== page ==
Dr. Toole’s research has focused on the acoustics and psychoacoustics of sound reproduction in small rooms, directed to improving engineering measurements, objectives for loudspeaker design and evaluation, and techniques for reducing variability at the loudspeaker / room / listener interface. For papers on these subjects he has received two AES Publications Awards and, for service to the society, the Board of Governors Award. For his achievements he has been recognized with both the AES Silver Medal (1996) and Gold Medal (2013) Awards. He is a Fellow and Past President of the AES, a Fellow of the Acoustical Society of America and a Fellow of CEDIA (Custom Design and Installarion Association). He has been awarded Lifetime Achievement awards by CEDIA and ALMA (Association of Loudspeaker Manufacturing & Acoustics International). He has recently written a book: "Sound Reproduction: the acoustics and psychoacoustics of loudspeakers and rooms." (Focal Press, 2008).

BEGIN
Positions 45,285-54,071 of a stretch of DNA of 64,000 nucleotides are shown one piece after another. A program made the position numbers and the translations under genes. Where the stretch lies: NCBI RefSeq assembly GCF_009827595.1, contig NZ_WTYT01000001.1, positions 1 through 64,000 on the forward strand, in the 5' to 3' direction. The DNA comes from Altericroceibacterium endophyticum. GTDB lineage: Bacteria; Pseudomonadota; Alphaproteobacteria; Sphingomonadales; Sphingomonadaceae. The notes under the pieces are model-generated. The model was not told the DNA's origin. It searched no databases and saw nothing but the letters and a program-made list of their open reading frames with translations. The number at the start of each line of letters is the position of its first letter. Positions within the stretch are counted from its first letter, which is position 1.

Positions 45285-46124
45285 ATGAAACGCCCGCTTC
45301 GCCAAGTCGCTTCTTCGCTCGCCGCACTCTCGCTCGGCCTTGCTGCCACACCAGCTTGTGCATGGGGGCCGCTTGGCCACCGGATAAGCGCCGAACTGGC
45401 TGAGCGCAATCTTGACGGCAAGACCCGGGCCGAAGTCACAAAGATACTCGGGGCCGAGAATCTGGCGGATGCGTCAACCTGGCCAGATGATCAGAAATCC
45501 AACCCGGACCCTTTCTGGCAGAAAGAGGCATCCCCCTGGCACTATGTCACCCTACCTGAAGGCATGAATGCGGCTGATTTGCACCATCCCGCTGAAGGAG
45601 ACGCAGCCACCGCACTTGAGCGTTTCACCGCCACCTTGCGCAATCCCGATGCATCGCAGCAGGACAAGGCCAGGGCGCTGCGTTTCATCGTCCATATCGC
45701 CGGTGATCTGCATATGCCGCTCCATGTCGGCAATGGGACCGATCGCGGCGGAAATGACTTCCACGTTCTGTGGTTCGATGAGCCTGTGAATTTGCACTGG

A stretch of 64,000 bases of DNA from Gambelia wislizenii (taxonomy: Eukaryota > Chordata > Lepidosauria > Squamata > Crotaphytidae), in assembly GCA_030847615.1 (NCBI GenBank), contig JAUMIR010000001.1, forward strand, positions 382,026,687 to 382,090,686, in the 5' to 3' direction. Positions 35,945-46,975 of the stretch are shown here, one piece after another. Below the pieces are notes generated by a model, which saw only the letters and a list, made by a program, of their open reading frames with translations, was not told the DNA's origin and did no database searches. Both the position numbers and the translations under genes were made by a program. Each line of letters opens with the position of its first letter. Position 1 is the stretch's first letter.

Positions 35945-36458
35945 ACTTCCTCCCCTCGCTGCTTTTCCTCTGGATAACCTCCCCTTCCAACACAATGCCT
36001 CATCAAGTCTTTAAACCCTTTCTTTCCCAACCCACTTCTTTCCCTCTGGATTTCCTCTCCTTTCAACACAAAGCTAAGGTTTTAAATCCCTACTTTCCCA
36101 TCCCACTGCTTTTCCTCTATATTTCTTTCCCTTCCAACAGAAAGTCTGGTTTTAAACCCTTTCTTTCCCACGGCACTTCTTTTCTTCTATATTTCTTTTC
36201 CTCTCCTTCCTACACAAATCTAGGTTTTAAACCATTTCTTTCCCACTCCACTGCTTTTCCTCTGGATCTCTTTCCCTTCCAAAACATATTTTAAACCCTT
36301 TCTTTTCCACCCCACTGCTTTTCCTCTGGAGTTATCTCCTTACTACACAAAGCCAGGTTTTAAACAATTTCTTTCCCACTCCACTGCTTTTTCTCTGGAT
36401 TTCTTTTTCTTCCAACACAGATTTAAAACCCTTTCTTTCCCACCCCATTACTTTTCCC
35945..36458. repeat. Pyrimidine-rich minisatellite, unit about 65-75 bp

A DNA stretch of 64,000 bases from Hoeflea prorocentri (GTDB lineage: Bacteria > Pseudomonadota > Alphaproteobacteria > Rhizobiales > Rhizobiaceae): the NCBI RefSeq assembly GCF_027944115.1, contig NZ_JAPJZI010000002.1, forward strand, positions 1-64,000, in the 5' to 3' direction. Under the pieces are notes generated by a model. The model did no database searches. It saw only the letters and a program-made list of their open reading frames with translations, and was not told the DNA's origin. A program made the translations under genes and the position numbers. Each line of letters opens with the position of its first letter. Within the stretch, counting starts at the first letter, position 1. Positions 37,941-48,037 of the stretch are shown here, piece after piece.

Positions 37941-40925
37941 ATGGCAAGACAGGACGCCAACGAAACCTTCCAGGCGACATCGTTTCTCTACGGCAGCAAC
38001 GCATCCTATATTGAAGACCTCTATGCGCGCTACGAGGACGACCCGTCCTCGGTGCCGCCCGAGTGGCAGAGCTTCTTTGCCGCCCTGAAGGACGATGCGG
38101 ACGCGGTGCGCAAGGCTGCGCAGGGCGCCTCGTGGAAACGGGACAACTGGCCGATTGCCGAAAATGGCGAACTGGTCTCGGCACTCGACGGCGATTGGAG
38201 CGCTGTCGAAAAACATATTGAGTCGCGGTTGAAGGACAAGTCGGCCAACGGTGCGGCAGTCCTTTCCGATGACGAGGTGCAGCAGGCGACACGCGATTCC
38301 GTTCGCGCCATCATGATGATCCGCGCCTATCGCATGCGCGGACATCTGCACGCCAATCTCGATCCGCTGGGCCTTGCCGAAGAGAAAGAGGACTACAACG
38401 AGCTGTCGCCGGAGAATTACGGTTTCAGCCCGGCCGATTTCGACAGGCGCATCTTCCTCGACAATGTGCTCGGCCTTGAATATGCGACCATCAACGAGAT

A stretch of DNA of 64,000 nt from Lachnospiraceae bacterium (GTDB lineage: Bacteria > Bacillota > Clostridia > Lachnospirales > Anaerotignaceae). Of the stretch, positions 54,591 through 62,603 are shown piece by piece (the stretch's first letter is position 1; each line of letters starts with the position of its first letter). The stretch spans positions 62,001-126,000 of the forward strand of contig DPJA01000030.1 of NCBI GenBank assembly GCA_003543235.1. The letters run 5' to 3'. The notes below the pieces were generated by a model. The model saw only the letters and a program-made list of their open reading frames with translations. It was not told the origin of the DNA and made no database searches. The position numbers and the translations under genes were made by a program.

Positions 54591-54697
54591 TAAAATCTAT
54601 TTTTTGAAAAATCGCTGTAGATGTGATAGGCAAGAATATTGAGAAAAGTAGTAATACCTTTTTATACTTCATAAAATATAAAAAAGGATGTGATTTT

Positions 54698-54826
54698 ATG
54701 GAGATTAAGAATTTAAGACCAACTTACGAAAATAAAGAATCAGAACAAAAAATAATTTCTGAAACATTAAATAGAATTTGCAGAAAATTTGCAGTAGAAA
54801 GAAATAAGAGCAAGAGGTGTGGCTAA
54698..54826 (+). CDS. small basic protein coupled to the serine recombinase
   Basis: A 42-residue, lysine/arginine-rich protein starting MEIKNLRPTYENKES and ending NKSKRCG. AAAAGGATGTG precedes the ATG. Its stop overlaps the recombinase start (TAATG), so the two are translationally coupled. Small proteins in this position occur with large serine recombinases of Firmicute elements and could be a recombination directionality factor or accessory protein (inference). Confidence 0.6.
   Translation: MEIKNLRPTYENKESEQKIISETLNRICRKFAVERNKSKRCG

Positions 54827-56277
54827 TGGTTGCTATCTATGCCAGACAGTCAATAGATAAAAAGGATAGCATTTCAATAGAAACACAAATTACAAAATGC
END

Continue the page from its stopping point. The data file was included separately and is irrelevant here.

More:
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Customer Reviews

He debunks myths, and has the ability to cut through the crap to what really matters.
Paul Scarpelli
Dr. Toole, explains in an easy way, the theory and practice behind room acoustics, loudspeakers and psychoacoustics of sound reproduction.
Victor Espinoza
It offers a good introduction to the subject, and a general overview of acoustics sans the math.
J. Nickell

Most Helpful Customer Reviews

99 of 101 people found the following review helpful By Siegfried Linkwitz on August 5, 2008
Format: Paperback